You’ve never heard of Philip Brookman, but I want to tell you about something that he did. When my family moved from Texas to Maryland, we rented an apartment and then a tiny house and finally, for the princely sum of $26, 500, we bought a house near my father’s shul. Everybody was happy except for me. I was going into second grade, and I didn’t know any of the kids in the neighborhood, and when they saw that a new kid had moved into a house on the block, they decided to have a club where people sat around in a tree house eating bubble gum and saying terrible things about me, including the fact that I wore Buster Brown shoes. I was very lonely, and then I started school and everyone knew each other and no one was friendly. As I was leaving school on that first day, I saw one of the kids from my block, one of the kids in the new kid hater club, by the name of Philip Brookman, standing at the door, waiting, and I said, “Who are you waiting for?” And he said, “You.” And he put his arm around me and we walked home together. That was the beginning of a beautiful friendship that lasted for years until his family moved away and I never saw him or heard from him again. But obviously I still remember that act of friendship between two little boys.
A second personal story. Thank G-d, I don’t get sick very often, but last week I felt like I was getting the flu or pneumonia. An old friend happened to call and ask how I was, and so I complained that I was getting really sick. And he immediately asked, “Who died?” And I thought he misunderstood me so I said, “No, I’m getting sick.” And he asked again, “Who died? Every time you get sick it’s because you’re grieving over someone you care about. Should I give you examples? The time you lost someone in a tragic death and you got pneumonia? The time a young man you cared about died and your face produced a horrible rash?” I realized, with a start, that he was right, and indeed, I had just lost someone very dear to me, and my system was reacting. I mention this conversation because only an old friend would have known my history well enough to see what was really going on, much better than I saw myself.” Friendship can provide perspective.
I start thinking about the theme of friendship because of my friend Brett Sadinsky’s wonderful introduction to the Haftarah for Sedrah Ahare Mot/Kedoshim that showed his friendship and compassion.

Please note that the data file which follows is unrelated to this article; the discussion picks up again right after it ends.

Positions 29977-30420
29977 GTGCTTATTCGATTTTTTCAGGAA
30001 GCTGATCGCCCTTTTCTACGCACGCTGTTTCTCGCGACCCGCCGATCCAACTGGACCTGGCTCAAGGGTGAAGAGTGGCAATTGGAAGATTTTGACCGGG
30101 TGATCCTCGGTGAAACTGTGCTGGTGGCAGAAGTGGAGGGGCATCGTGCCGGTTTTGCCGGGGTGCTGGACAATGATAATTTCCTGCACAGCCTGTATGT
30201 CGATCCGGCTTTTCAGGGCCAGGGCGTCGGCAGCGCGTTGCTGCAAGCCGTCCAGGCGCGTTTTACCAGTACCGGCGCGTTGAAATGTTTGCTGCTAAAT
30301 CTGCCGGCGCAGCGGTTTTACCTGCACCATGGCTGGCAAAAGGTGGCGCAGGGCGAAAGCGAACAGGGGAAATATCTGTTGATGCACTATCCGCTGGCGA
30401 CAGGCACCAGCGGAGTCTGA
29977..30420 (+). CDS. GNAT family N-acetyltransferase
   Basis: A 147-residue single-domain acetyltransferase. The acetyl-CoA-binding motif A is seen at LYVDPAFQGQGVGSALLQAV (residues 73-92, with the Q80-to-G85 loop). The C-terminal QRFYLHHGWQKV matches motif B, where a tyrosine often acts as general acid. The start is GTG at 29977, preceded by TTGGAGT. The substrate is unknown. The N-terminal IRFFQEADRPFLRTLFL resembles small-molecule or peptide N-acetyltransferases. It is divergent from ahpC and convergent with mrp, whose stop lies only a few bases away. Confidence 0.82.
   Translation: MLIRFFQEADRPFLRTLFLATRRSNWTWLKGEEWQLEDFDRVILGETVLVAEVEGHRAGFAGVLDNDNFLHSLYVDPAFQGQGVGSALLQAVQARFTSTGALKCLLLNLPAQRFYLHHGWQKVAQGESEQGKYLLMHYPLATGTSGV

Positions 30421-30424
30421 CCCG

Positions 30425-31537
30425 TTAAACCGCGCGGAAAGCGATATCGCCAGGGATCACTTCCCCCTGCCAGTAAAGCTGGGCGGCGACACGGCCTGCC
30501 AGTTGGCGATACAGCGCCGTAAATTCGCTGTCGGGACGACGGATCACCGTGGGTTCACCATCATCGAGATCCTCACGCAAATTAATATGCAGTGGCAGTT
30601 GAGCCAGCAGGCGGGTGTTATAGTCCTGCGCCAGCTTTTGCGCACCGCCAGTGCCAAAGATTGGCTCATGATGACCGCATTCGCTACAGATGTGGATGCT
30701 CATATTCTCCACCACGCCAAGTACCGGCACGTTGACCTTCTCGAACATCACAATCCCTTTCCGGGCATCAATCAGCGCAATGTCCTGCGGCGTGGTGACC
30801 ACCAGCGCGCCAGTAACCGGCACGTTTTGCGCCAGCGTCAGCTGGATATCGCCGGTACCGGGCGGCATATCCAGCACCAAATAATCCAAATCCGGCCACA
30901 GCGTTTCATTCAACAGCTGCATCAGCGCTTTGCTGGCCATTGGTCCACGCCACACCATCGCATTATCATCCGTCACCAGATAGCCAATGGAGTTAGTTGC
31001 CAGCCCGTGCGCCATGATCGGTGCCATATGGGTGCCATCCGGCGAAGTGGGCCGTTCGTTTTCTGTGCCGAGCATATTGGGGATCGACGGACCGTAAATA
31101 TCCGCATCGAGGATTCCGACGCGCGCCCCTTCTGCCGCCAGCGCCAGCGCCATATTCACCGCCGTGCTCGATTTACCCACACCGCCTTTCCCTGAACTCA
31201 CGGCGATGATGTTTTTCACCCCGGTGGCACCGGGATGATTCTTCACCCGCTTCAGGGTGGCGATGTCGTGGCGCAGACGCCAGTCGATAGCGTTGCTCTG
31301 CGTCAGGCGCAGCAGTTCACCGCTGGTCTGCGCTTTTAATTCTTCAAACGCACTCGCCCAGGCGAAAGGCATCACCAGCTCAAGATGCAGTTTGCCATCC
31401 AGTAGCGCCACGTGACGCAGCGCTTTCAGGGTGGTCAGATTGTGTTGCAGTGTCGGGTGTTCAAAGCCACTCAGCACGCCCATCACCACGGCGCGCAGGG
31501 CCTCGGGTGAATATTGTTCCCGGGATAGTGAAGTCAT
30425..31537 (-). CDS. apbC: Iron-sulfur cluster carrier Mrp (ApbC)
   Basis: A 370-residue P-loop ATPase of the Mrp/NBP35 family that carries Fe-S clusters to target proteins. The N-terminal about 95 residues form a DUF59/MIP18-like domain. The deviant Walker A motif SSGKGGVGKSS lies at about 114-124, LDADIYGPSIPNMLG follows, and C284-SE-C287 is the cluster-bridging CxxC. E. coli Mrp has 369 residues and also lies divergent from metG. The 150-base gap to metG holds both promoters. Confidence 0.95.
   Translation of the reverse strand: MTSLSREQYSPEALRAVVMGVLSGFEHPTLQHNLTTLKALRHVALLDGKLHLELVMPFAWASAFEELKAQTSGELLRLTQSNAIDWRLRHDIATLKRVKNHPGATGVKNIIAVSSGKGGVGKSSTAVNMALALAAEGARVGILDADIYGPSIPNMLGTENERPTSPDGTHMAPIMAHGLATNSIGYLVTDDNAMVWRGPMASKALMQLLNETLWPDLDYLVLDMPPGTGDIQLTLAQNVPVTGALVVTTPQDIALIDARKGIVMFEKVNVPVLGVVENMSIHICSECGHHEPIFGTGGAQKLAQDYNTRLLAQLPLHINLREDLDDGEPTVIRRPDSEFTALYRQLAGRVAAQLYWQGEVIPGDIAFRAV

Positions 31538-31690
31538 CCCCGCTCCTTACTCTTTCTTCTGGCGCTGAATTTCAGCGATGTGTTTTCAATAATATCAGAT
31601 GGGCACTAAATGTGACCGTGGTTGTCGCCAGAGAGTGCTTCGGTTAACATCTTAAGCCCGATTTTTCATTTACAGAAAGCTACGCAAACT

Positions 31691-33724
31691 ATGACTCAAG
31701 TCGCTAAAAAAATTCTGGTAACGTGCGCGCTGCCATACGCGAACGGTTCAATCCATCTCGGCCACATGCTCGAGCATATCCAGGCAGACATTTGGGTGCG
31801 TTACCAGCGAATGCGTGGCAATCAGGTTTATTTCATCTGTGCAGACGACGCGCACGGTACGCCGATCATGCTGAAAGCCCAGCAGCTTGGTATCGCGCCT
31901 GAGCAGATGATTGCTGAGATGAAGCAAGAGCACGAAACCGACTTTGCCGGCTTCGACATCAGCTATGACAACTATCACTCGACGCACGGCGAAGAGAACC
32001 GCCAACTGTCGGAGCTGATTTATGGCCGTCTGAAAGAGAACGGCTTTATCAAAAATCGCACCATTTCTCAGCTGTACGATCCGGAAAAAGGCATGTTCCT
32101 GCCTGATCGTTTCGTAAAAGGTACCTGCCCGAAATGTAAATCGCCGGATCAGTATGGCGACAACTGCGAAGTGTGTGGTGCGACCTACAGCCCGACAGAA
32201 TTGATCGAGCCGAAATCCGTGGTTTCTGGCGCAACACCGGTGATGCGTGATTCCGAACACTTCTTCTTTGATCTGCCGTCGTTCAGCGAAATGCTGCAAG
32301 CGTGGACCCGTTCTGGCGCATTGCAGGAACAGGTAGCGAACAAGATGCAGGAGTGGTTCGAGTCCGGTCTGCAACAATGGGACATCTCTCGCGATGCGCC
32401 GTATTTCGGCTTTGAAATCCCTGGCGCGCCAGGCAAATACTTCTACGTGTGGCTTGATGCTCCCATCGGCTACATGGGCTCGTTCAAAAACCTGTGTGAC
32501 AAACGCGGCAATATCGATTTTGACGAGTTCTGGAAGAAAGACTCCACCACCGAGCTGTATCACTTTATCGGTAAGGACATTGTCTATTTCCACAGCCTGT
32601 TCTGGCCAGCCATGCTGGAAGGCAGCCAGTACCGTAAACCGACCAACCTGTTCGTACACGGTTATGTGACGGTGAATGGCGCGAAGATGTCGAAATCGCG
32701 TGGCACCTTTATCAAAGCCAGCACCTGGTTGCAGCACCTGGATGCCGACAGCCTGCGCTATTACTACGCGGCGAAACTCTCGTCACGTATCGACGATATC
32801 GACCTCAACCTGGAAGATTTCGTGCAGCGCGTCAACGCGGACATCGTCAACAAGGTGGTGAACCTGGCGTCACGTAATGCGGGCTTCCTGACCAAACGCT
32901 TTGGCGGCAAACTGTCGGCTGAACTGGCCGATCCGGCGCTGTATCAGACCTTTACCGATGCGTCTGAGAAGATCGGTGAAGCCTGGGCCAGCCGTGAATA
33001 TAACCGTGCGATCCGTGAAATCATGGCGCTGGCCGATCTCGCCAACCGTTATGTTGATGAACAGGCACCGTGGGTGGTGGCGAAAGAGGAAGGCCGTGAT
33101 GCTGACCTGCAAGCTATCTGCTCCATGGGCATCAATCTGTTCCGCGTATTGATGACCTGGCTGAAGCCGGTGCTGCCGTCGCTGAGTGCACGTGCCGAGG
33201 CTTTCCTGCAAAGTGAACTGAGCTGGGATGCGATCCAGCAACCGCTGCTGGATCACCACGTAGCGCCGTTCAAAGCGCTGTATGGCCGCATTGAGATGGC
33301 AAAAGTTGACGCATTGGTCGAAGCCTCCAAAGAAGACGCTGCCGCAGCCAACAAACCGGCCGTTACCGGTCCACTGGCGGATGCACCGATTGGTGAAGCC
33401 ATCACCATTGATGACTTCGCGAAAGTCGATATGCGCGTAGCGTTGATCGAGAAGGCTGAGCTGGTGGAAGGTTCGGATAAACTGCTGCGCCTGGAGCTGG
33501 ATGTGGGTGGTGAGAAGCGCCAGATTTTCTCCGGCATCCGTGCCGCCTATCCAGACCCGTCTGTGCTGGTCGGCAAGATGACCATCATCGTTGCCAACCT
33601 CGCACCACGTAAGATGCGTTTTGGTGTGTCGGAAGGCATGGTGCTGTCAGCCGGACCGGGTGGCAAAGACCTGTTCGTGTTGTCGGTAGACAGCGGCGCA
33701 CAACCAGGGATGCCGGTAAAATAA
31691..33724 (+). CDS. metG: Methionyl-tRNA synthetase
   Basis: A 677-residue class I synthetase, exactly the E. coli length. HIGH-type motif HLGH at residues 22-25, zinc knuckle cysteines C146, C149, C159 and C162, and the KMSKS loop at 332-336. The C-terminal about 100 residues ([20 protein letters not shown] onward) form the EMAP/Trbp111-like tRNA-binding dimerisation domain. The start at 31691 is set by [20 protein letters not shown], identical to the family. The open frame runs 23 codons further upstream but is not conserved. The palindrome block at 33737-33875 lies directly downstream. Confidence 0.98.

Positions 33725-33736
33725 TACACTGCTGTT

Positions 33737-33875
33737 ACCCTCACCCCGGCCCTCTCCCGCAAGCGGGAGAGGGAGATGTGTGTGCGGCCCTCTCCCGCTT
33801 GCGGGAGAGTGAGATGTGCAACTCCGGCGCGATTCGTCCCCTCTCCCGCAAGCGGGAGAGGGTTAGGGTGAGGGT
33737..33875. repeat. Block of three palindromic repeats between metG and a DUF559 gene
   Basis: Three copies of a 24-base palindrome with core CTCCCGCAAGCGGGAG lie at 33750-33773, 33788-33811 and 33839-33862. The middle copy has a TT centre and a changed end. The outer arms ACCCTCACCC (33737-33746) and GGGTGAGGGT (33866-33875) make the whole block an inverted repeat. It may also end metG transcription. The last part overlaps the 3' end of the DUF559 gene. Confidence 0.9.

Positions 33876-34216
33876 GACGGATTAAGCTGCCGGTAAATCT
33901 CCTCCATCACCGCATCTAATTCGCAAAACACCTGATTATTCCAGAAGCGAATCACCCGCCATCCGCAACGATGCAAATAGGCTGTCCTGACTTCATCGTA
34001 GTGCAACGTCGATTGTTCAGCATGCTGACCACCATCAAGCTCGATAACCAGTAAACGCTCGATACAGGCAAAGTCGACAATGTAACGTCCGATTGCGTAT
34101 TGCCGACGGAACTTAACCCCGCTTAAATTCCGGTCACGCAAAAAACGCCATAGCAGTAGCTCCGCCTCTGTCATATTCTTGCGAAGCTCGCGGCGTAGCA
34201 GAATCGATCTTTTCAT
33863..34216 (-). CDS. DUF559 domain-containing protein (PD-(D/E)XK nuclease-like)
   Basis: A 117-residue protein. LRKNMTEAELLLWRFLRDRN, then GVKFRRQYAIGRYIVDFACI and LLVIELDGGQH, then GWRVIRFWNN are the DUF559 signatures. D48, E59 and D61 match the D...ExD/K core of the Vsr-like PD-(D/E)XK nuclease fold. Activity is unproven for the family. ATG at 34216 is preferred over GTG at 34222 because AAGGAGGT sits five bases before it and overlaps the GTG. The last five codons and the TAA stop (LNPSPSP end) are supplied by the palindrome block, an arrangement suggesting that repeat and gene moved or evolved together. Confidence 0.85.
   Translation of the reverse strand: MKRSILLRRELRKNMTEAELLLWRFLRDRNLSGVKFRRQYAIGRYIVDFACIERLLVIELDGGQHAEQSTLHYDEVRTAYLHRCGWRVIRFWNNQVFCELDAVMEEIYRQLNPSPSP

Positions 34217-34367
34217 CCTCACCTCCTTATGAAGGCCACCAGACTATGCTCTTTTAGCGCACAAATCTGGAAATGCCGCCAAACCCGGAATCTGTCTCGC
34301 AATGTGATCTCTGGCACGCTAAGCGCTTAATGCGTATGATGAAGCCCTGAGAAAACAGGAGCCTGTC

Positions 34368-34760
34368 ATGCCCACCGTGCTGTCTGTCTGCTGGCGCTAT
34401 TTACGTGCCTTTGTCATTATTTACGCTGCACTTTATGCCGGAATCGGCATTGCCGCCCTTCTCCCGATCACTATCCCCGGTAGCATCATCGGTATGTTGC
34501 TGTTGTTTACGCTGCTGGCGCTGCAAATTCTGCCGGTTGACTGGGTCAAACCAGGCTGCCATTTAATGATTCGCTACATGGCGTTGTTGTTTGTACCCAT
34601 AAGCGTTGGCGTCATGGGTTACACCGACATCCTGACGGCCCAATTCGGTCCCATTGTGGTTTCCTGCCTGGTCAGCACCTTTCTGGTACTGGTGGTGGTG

It may sound strange, but friendship is an important religious value. In the Torah reading for this same sedrah, right smack in the middle of Leviticus, right in the middle of the Torah, we find the commandment: Ve-ahavta le-ray-acha kamocha, “Love your friend as yourself.” This is a command to love a friend. We must love our friends as we love ourselves.
We find wonderful examples of friendship in Jewish tradition. This is what we find in the Bible when we read the story of David and Jonathan, the love between the man who would become the greatest king of Israel and the man who was supposed to be the king of Israel but who gave way to his friend: “The soul of Jonathan was knit with the soul of David, and Jonathan loved him as his own soul…. ” (1 Samuel: 18:1). Moses Maimonides, the Rambam, the greatest Jewish philosopher said that to “Love your neighbor as yourself” means to care for your friend like you would care for your own body, money or honor.
You can tell a friend anything. You can trust him or her you’re your ups and downs and all of your feelings. You feel less isolated, like you can open your heart.
Friendship is a magical thing. Sometimes, if I have a chance to talk to one of my good friends, I find myself just feeling better about everything, like I touched home plate.
Michel de Montaigne was the child of conversos, Jewish people from Spain who converted to Christianity in order to be saved from the Spanish Inquisition, but left their country and moved to France. Perhaps because of this upheaval, he treasured friendship and wrote a beautiful essay about it. He said that most of the people we call friends are really acquaintances who happen to come and go in our lives. What he means by friendship is when souls blend with each other so completely that you don’t know where one friend starts and the other one stops.
You can’t really express what it is about the friend that means so much to you, but certainly unconditional trust is a big part of it.
Another important dimension of friendship is in the friends’ ability to disagree. Real friends can have arguments. They can criticize each other. They know that such criticism will not end the friendship, that instead, criticism is a mark of the friendship. As the fiendishly clever Oscar Wilde once said: “A true friend stabs you in the front.” What a great line.
There’s a great story in the Talmud about the friendship between two rabbis, Rabbi Yochanan and Resh Lakish. Like a lot of friends, they had their ups and they had their downs. But for all the ups and downs, when Resh Lakish died, Rabbi Yohanan was inconsolable. His grief was so bad that the other rabbis felt that they had to do something, so they sent their nicest guy, Rabbi Eleazar ben Pedat, to go study with Rabbi Yohanan. Whenever Rabbi Yohanan made a point about a law or a text, Rabbi Eleazar immediately agreed with him. This didn’t make Rabbi Yohanan happy; it made him miserable. He cried out that when he studied with his late friend, Resh Lakish would respond negatively to every single point he made, and in the argument, they would both learn a lot. What the story is saying is that a friend is somebody who will challenge you.
Friendship is a religious value that we should nourish and cherish. I am still grateful to Philip Brookman who was kind to a new little neighbor boy. Love your neighbor and be loved by your neighbor. It’s one of the things that life is all about.